Monday, August 6, 2007

[Interview] Saje Williams

Saje WilliamsSaje Williams writes novels which combine elements of both science fiction and fantasy.

He made his debut as an author, in 2005, with the publication of Loki’s Sin by Wings ePress. This was followed by five more novels: Of Man and Monster (Wings ePress, 2006); Freak City (Wings ePress, 2006); Sword and Shadow (Samhain Publishing, 2007); Lady of Blades (Wings ePress, 2007) and Tales from the Magitech Lounge (Samhain, 2007)

Currently, Williams is working on a sequel to Sword and Shadow.

In a recent interview, he spoke about his writing.

When did you decide you wanted to be a writer?

I was in fourth grade and already a voracious reader... so much that I would rather be reading than doing my schoolwork. To force me to actually do what I was supposed to, my parents took away my books. So I picked up a notebook and a pen and started writing my own stories. I haven’t stopped since. I knew before the end of that year that the only thing I ever wanted to be was an author, and it’s a dream that’s stayed with me ever since. To a lot of people I may have seemed as though I had no ambitions, or that my ambitions were little more than a ‘pipe dream,’ but I never, ever, gave up on them.

How would you describe the genre in which you do most of your writing?

Futuristic Urban Fantasy. Or, alternately, science fantasy. It combines elements of both science fiction and fantasy into a, mostly, seamless whole.

The books are aimed at people that want something a little different from the same ol’ stuff. Fans of fantasy and paranormal tales who are tired of genre clich├ęs and want to read something that isn’t just a clone of what’s popular at the moment.

What motivated you to start writing in this genre?

My novels actually arise from the universe I created in the design of a role playing game I started working on when I was eighteen. We played and meddled in that universe for the better part of fifteen years and one day I sat down and asked myself, “Okay, how did this ‘world’ come into being in the first place?”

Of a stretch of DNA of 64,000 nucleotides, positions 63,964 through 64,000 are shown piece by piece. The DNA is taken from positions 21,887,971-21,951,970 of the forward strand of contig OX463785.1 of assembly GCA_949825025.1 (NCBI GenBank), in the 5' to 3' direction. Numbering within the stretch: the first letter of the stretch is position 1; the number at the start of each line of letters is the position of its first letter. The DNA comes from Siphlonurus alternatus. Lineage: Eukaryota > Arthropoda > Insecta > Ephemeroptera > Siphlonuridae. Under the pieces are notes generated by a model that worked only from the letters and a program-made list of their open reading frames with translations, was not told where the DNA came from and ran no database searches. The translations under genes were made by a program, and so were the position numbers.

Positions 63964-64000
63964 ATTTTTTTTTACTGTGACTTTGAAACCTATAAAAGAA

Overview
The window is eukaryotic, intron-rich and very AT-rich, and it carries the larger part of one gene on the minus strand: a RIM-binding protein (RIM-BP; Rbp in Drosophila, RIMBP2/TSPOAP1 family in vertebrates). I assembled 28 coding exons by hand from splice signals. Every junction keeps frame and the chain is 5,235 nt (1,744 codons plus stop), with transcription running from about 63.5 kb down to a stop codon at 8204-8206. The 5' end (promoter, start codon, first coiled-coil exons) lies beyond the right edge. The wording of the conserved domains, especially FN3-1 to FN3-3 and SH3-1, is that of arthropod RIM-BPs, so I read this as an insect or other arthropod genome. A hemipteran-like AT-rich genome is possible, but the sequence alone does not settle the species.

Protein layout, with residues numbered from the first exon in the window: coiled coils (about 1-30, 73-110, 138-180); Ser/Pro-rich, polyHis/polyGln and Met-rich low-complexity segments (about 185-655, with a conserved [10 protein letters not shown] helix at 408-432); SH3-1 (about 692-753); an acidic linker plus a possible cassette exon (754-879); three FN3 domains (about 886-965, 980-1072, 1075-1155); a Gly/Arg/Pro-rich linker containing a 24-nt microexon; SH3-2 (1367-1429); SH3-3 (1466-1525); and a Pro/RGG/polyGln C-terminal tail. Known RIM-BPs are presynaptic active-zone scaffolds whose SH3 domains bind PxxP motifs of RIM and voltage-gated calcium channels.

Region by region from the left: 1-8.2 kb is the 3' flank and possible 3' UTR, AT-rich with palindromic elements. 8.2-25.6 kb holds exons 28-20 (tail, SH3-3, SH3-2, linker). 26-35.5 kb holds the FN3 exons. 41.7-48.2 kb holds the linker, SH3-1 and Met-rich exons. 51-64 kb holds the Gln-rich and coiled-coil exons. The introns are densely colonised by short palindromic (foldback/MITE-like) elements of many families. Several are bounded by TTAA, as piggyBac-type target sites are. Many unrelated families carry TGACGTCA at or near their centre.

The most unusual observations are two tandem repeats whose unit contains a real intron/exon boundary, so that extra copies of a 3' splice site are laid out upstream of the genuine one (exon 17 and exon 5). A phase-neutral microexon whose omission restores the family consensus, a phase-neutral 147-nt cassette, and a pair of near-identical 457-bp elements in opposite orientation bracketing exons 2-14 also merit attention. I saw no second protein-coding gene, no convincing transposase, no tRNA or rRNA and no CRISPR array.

The result of me asking that question was my first published novel, Loki’s Sin.

Who would you say has influenced you the most?

Oh, man, that’s a hard one. I take a little from a lot of different authors. One of my early favorites was Robert Heinlein, and then Frank Herbert. Heinlein because of the way he used dialog to establish his characters so clearly, and Herbert because he built worlds on a macro scale. He thought BIG, and created incredibly complex societies that seemed so different from those with which we are familiar.

Beyond that, maybe Julian May, who merged science fiction and mythology in her Saga of Pliocene Exile in a very inspirational way. And the pioneers of urban fantasy, like Tanya Huff, Mercedes Lackey, and Emma Bull. And, more recently, Anne Bishop, who creates heroes who are scarier than the villains they oppose.

And, of course, Spider Robinson. My latest novel, Tales from the Magitech Lounge is intended as a bit of tribute to his Callahan series.

What are your main concerns as a writer?

I want first and foremost to entertain. I don’t write to teach or preach, but it wouldn’t hurt my feelings if I can make people think and feel a little differently than they did before reading one of my novels.